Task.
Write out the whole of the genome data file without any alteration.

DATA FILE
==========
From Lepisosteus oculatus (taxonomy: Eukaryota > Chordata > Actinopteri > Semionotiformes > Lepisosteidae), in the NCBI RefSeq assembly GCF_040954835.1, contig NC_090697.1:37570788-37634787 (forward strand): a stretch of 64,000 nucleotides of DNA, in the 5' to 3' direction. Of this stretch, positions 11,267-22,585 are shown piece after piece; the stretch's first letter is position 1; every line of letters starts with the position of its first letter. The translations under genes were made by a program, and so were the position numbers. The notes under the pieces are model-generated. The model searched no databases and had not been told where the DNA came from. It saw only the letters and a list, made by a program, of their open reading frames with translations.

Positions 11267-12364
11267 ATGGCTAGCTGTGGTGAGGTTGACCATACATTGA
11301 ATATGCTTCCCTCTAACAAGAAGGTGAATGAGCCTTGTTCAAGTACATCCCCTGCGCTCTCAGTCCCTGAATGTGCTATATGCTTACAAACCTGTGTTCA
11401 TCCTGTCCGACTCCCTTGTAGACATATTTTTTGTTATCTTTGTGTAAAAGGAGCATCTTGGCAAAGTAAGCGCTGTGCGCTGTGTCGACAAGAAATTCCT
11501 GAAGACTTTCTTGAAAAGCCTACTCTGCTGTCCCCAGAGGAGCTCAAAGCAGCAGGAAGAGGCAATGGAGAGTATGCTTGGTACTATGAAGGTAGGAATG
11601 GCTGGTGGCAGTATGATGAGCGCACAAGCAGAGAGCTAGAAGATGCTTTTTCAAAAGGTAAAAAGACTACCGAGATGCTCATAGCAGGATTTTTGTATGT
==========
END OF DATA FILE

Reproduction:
From Lepisosteus oculatus (taxonomy: Eukaryota > Chordata > Actinopteri > Semionotiformes > Lepisosteidae), in the NCBI RefSeq assembly GCF_040954835.1, contig NC_090697.1:37570788-37634787 (forward strand): a stretch of 64,000 nucleotides of DNA, in the 5' to 3' direction. Of this stretch, positions 11,267-22,585 are shown piece after piece; the stretch's first letter is position 1; every line of letters starts with the position of its first letter. The translations under genes were made by a program, and so were the position numbers. The notes under the pieces are model-generated. The model searched no databases and had not been told where the DNA came from. It saw only the letters and a list, made by a program, of their open reading frames with translations.

Positions 11267-12364
11267 ATGGCTAGCTGTGGTGAGGTTGACCATACATTGA
11301 ATATGCTTCCCTCTAACAAGAAGGTGAATGAGCCTTGTTCAAGTACATCCCCTGCGCTCTCAGTCCCTGAATGTGCTATATGCTTACAAACCTGTGTTCA
11401 TCCTGTCCGACTCCCTTGTAGACATATTTTTTGTTATCTTTGTGTAAAAGGAGCATCTTGGCAAAGTAAGCGCTGTGCGCTGTGTCGACAAGAAATTCCT
11501 GAAGACTTTCTTGAAAAGCCTACTCTGCTGTCCCCAGAGGAGCTCAAAGCAGCAGGAAGAGGCAATGGAGAGTATGCTTGGTACTATGAAGGTAGGAATG
11601 GCTGGTGGCAGTATGATGAGCGCACAAGCAGAGAGCTAGAAGATGCTTTTTCAAAAGGTAAAAAGACTACCGAGATGCTCATAGCAGGATTTTTGTATGT